Amazon is now shipping packages for outside customers in its latest move to compete directly with FedEx and UPS. It’s been on a spending spree to increase capacity of its in-house logistics network, which is up 50% from a year earlier. According to SJ Consulting Group, Amazon is now shipping 72% of its own packages, up from 46.6% in 2019.
Meanwhile, Amazon has learned a lot about how to keep costs down from the shippers who handle the remaining 28% of its deliveries. For example, Amazon still primarily outsources costly rural deliveries to the U.S, Postal Service, and outsources the expensive last-mile portion to delivery service partner contractors.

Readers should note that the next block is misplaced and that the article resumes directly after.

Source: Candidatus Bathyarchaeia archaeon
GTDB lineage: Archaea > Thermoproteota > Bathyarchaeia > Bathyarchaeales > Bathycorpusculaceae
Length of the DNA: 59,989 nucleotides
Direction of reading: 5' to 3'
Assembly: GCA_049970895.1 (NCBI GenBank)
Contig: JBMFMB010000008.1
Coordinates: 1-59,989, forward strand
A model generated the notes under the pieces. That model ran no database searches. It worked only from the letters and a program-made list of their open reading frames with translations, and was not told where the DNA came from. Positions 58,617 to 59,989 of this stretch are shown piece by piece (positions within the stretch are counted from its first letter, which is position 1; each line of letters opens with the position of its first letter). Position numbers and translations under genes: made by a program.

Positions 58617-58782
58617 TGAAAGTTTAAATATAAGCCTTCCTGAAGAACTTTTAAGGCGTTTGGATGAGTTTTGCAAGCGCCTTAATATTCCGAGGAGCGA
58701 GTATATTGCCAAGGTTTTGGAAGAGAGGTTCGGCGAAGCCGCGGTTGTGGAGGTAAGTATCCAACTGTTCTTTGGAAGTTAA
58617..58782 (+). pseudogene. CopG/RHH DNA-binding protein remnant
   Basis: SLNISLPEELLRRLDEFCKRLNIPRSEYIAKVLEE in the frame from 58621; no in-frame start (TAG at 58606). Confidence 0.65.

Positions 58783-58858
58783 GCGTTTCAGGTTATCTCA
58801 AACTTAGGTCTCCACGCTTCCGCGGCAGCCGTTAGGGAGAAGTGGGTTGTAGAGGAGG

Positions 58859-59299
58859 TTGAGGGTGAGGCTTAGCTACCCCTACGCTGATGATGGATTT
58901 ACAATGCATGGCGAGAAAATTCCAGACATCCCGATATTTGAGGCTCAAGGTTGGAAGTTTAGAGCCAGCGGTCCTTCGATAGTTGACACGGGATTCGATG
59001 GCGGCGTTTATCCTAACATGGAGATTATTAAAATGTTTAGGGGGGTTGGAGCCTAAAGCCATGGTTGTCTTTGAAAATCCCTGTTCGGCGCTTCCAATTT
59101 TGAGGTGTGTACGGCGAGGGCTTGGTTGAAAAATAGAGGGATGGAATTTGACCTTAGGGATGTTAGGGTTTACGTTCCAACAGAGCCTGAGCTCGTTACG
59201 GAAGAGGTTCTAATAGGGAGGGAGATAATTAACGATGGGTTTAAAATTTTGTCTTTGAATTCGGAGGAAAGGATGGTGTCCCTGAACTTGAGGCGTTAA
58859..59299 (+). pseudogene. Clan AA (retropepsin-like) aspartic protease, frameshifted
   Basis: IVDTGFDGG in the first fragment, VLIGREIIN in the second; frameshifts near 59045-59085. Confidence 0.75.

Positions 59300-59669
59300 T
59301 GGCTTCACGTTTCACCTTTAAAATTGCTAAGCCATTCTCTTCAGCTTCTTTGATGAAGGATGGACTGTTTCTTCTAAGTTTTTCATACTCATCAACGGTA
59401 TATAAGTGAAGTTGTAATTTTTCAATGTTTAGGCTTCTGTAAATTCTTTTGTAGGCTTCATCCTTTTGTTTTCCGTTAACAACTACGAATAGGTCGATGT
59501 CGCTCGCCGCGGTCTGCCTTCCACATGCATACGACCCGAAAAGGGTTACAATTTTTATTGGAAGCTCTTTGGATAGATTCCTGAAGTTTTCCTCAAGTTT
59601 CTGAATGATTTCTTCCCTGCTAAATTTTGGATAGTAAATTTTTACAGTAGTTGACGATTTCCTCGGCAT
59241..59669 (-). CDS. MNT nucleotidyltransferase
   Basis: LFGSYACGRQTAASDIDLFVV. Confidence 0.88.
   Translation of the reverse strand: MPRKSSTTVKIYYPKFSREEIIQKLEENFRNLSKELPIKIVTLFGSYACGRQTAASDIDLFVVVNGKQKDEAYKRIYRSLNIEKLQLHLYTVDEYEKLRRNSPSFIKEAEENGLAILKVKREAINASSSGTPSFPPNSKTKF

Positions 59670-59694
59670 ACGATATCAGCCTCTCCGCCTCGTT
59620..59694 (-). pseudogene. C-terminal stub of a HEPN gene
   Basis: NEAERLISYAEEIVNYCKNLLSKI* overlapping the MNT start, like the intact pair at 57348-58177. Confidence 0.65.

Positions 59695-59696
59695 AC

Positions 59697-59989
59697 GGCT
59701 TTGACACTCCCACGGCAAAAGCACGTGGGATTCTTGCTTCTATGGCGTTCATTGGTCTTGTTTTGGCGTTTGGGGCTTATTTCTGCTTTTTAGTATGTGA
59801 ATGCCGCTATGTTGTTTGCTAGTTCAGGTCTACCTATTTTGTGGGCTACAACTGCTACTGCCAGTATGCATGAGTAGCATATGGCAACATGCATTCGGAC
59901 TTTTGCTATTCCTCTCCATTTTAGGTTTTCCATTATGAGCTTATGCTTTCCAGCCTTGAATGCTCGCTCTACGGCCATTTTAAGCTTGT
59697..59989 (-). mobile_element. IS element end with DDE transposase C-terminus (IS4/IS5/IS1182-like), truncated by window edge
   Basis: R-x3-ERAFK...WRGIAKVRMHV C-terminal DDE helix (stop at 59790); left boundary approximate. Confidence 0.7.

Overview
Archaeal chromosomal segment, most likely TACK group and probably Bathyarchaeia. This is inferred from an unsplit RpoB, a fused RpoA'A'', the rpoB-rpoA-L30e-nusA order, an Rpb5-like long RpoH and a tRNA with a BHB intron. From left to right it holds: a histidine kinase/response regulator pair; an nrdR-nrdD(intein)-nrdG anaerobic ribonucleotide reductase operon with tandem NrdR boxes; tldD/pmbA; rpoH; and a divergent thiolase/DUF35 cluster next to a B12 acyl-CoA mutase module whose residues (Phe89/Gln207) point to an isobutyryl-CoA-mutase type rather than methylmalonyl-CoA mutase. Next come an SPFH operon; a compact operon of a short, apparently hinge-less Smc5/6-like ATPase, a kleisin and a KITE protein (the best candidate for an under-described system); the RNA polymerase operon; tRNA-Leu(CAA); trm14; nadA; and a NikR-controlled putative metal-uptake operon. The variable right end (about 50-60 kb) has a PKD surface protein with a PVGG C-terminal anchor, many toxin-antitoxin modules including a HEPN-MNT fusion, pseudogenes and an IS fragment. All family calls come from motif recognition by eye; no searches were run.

“What Amazon is able to do right now is sort of pick off probably the most attractive routes, the most attractive packages, and deliver to the most densely populated areas,” said Dan Romanoff, who researches Amazon for Morningstar.
Some think there’s a chance Amazon will try to buy other shippers outright.
“Down the road I think Amazon will be so big, so powerful, so wealthy, they will simply absorb UPS,” said e-commerce consultant Chris McCabe, who was a seller performance investigator at Amazon from 2006 to 2012.